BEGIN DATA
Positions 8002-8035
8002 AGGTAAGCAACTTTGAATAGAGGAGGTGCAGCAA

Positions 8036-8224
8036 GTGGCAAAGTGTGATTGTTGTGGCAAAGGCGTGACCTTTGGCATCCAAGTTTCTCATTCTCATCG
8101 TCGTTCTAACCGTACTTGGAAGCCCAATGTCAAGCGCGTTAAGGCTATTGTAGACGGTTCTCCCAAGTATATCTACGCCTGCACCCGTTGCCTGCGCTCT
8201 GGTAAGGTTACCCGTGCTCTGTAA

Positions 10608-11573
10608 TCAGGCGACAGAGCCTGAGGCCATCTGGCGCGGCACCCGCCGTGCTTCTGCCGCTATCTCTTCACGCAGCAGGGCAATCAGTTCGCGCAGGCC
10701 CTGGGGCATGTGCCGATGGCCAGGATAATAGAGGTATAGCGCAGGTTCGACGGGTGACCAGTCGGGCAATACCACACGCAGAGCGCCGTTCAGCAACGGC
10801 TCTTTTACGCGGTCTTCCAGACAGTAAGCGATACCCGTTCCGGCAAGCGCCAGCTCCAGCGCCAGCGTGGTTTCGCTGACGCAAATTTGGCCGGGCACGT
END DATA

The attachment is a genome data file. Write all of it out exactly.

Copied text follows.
Positions 8002-8035
8002 AGGTAAGCAACTTTGAATAGAGGAGGTGCAGCAA

Positions 8036-8224
8036 GTGGCAAAGTGTGATTGTTGTGGCAAAGGCGTGACCTTTGGCATCCAAGTTTCTCATTCTCATCG
8101 TCGTTCTAACCGTACTTGGAAGCCCAATGTCAAGCGCGTTAAGGCTATTGTAGACGGTTCTCCCAAGTATATCTACGCCTGCACCCGTTGCCTGCGCTCT
8201 GGTAAGGTTACCCGTGCTCTGTAA

Positions 10608-11573
10608 TCAGGCGACAGAGCCTGAGGCCATCTGGCGCGGCACCCGCCGTGCTTCTGCCGCTATCTCTTCACGCAGCAGGGCAATCAGTTCGCGCAGGCC
10701 CTGGGGCATGTGCCGATGGCCAGGATAATAGAGGTATAGCGCAGGTTCGACGGGTGACCAGTCGGGCAATACCACACGCAGAGCGCCGTTCAGCAACGGC
10801 TCTTTTACGCGGTCTTCCAGACAGTAAGCGATACCCGTTCCGGCAAGCGCCAGCTCCAGCGCCAGCGTGGTTTCGCTGACGCAAATTTGGCCGGGCACGT